Is one dance class better than another because it has a live musician? Not necessarily. Any dance class can be a great opportunity for a student to learn and grow; there is no “better” in this case. However, working with live musicians can provide additional advantages for your students. While financial constraints can prevent smaller studios from regularly employing live musicians, even occasional exposure to live music in class can be beneficial. Here are some tips for both musicians and teachers on how to work well together and create the best possible experience for your class.
• Communicate well with your musician. If you haven’t worked together before, or your musician is new to playing for dance, take a moment to be sure your instructions are clear and that your musician knows what style and tempo of music you want.
• Really listen to your musician’s questions, and answer clearly. Your interaction with the musician will engage students in the importance of musical choices and will also serve as a model for those students working toward a teaching career.
• Develop a series of hand signals that you and your musician mutually agree upon so that you can communicate about tempo or volume, or request a stop from afar without having to project above the sound. For example, ballet teachers generally clap when they want to stop an exercise part way through.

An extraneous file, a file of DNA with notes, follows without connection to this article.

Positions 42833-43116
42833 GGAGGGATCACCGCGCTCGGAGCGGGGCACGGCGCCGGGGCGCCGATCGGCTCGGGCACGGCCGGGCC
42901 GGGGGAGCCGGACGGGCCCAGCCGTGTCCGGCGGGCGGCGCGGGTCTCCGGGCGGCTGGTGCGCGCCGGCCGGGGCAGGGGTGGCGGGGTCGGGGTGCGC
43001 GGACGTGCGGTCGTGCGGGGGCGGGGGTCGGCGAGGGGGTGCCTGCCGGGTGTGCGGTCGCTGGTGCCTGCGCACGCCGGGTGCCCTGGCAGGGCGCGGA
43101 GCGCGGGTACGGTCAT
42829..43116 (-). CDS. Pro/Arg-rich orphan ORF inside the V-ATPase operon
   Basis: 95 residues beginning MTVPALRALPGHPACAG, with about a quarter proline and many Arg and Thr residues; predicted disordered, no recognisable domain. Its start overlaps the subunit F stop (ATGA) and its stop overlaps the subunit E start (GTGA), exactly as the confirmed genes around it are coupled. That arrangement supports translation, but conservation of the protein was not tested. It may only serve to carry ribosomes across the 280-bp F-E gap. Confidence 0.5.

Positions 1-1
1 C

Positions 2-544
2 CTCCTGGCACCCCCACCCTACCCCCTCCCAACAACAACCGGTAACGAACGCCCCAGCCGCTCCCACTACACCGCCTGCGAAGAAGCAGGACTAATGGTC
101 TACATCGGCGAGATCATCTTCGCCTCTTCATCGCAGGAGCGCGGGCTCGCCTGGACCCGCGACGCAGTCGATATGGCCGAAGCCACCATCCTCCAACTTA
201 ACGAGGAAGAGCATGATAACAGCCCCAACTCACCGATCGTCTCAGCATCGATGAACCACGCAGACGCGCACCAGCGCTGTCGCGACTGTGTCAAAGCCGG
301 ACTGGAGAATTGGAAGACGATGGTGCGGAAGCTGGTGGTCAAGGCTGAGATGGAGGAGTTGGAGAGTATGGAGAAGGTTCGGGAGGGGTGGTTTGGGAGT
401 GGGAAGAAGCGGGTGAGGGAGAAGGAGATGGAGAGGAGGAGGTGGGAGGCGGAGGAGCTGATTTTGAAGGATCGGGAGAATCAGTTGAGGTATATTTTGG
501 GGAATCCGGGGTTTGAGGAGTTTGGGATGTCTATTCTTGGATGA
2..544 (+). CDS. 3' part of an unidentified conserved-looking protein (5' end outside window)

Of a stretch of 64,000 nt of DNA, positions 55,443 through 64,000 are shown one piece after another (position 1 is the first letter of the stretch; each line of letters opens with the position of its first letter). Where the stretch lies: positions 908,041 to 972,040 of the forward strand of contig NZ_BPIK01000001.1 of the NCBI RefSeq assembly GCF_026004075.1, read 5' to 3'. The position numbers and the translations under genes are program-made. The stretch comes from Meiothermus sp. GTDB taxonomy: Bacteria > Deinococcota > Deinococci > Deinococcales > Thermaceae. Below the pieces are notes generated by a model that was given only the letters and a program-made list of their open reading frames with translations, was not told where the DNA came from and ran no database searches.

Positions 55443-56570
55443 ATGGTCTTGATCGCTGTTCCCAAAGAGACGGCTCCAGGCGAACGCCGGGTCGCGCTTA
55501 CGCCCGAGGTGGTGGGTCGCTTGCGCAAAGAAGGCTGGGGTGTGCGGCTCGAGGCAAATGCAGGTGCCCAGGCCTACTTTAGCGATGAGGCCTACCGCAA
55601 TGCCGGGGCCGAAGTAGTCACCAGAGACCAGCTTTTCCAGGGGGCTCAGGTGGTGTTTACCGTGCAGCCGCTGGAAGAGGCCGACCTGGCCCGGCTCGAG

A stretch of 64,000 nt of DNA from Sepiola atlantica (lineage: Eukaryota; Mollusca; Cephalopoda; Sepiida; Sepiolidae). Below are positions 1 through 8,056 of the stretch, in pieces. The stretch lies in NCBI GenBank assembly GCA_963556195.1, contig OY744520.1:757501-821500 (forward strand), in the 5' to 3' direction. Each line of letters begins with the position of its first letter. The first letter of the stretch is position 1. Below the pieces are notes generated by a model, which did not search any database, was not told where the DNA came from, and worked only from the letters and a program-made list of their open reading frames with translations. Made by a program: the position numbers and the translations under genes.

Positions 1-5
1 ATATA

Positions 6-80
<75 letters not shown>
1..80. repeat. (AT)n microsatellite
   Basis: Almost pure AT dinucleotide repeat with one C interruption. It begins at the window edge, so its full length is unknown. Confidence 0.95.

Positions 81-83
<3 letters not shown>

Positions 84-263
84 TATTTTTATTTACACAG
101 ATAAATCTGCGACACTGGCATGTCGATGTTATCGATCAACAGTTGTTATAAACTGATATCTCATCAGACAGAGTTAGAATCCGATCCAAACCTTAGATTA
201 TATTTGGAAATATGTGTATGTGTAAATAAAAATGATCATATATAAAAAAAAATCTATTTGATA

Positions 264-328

• Remind your students that the musician is contributing to the class as much as they are. You all feed off each other’s energy and respond to each other’s participation. Ensure students stay aware of the location of the musician in the studio and don’t block his or her view of the teacher or the group currently dancing. This visual connection is important.
• Consider your language and what that conveys. Although commonly used, “accompanist” suggests a different relationship to the class than that conveyed by “musician”.
• Communicate well with your teacher. Be sure you know what they’ve asked of their students and that you understand what a specific exercise requires from you.
• Learn lots of music, in many different styles, by memory. For pianists, it can be fun to surprise your students with the occasional song they recognize as a current pop hit.
• Familiarize yourself with the movements of the dance form you’ll be playing for, so you understand what style or styles of music are the most appropriate fit.
• Listen to and watch the teacher and also the students. Teachers may not always be able to articulate exactly what they mean when they describe the music they require for a certain exercise. By listening and watching you’ll be able to meet their request regardless.
• Remember: it’s not what you play; it’s how you play it. Be flexible and creative in your approach and make the music come alive.
• Consider asking the teacher if you can present a small lecture within their class. If they agree, take the time allotted to talk about music, help students hear what they should be listening for, clap out rhythms and explain time signatures so they can begin to understand musical structure.